BOLD, BRAVE AND BEAUTIFUL VOL.5
The latest edition of our Bold, Brave & Beautiful book is out in the wild. This issue focuses on making brands with purpose that stand apart and consumers love.
Statistics show that 77% of brands are replaceable in the eyes of consumers.*
Most categories house multiple brands that consumers are happy to shop based on price promotion rather than loyalty. It’s harder than ever for these brands to justify their shelf space over branded competitors, let alone retailer own-brand. For every Gillette there’s a Wilkinson Sword. For every Silentnight, a Sealy. I could go on.
At the same time, there’s never been as much love and opportunity for the 23% of brands whose fate isn’t decided by the latest retail buyer.
Stale, inwardly-looking categories are ripe for disruption as direct-to-consumer category challengers Dollar Shave Club (in men’s grooming) and Simba (in mattresses) have demonstrated. Now, there’s a second wave of disruptors that go even deeper than changing up the distribution model and visual narrative. These are brands that understand their target isn’t a demographic but a mindset, and sales aren’t about pushing product but building trust and educating.
Some of the world’s biggest players have wised up…
AB InBev pioneered the ‘disruptive innovation’ model with ZX Ventures, investing their money, people and capabilities into a new business unit focussed on new ways of demonstrating value beyond their core brands before someone else does. Soon to follow were Snack Futures, by Mondelez, and Manifesto Ventures, by Danone, with plenty more in the pipeline.
About a year ago, The Craftory, a “cause-driven capital” brand investment house, was set up. They’re backing who they see as brands of the future, those with a strong social mission and purpose beyond profit. All very well for start-ups and brands born from disruption, right? Think again. Singing from the same hymn sheet, new Unilever CEO Alan Jope boldly announced to the press recently that any brand it markets failing to serve a clear social or environmental purpose would “no longer have a long- term future” with the company.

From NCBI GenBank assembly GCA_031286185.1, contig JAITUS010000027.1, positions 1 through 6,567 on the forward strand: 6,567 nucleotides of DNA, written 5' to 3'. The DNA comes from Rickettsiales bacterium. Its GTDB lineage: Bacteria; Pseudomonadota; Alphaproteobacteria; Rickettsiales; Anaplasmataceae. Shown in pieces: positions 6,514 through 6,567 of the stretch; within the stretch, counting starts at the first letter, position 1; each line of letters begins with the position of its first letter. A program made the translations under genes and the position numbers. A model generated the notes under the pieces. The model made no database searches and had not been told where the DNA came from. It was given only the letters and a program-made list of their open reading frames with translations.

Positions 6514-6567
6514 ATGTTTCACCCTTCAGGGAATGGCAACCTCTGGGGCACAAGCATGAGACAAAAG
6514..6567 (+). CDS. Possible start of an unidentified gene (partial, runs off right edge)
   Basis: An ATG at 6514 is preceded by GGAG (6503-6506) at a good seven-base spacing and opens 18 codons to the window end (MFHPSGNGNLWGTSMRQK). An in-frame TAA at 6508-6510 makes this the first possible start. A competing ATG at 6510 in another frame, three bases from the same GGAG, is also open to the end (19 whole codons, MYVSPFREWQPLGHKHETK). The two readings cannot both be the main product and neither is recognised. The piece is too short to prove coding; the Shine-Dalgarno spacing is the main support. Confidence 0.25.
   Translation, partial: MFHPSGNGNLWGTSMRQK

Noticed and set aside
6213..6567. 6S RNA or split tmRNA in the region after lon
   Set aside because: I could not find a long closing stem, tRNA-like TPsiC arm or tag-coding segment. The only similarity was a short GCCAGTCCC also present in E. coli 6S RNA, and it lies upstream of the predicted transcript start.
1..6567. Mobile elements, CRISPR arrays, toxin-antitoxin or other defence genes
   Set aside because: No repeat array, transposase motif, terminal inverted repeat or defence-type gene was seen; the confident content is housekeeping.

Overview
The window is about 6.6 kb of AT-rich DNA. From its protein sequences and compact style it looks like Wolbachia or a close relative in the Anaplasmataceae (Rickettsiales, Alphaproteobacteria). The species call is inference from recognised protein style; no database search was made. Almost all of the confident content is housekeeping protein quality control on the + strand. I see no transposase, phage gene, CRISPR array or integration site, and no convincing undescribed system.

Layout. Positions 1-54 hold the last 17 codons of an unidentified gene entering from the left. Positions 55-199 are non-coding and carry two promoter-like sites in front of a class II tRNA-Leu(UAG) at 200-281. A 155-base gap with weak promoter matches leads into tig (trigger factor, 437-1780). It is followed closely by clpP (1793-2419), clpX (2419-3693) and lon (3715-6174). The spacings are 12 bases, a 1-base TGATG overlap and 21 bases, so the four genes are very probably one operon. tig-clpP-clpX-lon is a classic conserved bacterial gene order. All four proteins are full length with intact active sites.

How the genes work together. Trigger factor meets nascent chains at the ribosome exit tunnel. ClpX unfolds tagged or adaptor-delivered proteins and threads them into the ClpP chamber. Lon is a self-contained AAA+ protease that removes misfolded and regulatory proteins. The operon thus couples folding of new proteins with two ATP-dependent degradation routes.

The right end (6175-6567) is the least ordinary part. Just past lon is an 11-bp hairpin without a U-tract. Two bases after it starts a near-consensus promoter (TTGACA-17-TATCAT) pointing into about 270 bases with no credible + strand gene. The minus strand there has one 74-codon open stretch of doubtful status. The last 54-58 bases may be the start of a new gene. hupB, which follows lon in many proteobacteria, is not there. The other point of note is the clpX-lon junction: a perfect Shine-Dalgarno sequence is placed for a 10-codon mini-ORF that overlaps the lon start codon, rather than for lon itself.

This Bold, Brave and Beautiful, we’re showcasing the brands we’ve created that challenge their categories with a distinct mission and mindset. Brands fit for purpose and the future with approaches relevant for challenger and established brands alike.
At Robot Food we distil what sets your brand apart and turn up the volume so it can never be mistaken for another.
Yes, we work with the likes of the aforementioned ZX Ventures and The Craftory, but we are also the agency that gave Seabrook crisps its swagger back. A resurrection of the brand’s cult status that resulted in 22% year-on-year growth. We’re the agency who took protein brand Bulk Powders mainstream with a fresh lifestyle positioning, growing annual sales from £2m to £50m in just five years. We’re the agency that challenged the apologetic me-too approach of retailer own-brand in beers, ciders and spirits, making Co-op a stand out range that’s resolutely brand proud, seeing a double-digit uplift in sales.
We’re the agency that understands bravery isn’t bravado. It’s the bottom line.
Simon Forster: Founder & Executive Creative Director